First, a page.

'Aggressive war on leaks' hitting press freedom
The US government's aggressive prosecution of leaks and efforts to control information is having a chilling effect on journalists and government whistle-blowers, says a report released yesterday on US press freedoms under the Obama administration.
The Committee to Protect Journalists, in a report based on interviews of experienced news professionals, said Obama's actions had been in sharp contradiction to his promise of transparency and open government.
"Journalists and transparency advocates say the White House curbs routine disclosure of information and deploys its own media to evade scrutiny by the press," said the report by former Washington Post executive editor Leonard Downie. "Aggressive prosecution of leakers of classified information and broad electronic surveillance programmes deter government sources from speaking to journalists."
Downie said the "war on leaks and other efforts to control information are the most aggressive I've seen since the Nixon administration, when I was one of the editors involved in The Washington Post's investigation of Watergate". He said the 30 journalists he interviewed at a variety of news organisations "could not remember any precedent".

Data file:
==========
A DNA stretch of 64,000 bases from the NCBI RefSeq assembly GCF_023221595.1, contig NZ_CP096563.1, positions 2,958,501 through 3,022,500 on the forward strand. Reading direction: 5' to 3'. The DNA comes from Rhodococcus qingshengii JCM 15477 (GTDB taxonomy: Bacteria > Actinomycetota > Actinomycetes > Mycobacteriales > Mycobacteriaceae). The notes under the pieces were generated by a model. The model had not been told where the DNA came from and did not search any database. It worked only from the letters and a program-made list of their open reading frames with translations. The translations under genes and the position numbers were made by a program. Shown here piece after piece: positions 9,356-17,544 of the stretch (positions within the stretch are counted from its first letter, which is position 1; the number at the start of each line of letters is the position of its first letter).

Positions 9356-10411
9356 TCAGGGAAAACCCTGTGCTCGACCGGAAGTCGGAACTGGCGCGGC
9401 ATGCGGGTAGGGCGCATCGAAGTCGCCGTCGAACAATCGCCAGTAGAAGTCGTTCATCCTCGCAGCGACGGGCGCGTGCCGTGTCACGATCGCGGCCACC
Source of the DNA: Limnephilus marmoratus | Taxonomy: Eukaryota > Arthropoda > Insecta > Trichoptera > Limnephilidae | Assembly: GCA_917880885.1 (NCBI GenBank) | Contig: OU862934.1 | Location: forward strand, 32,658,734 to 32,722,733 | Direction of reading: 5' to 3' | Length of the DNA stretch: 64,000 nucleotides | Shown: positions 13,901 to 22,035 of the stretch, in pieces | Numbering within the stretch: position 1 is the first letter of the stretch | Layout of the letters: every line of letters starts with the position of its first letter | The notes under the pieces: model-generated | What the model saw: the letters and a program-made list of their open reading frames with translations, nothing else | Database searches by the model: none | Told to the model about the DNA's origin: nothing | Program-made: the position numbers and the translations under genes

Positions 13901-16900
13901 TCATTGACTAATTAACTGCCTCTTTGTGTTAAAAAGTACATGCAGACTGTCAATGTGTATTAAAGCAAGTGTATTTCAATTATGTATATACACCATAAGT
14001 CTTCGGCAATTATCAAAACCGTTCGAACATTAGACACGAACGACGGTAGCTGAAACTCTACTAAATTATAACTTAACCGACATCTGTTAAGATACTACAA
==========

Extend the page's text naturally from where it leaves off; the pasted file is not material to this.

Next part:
The report on the US is unusual for the press freedom group, which has reported this year on China, Myanmar, Egypt, Iran, Pakistan, and Tanzania. The only time the US has been the subject of a report was in 1994.
However, the crackdown has failed to silence Brazil-based US reporter Glenn Greenwald , who said he would publish documents from intelligence leaker Edward Snowden focused on France and Spain.
Testifying before a Brazilian congressional panel, Greenwald accused Washington of waging a "war against jourmnalism".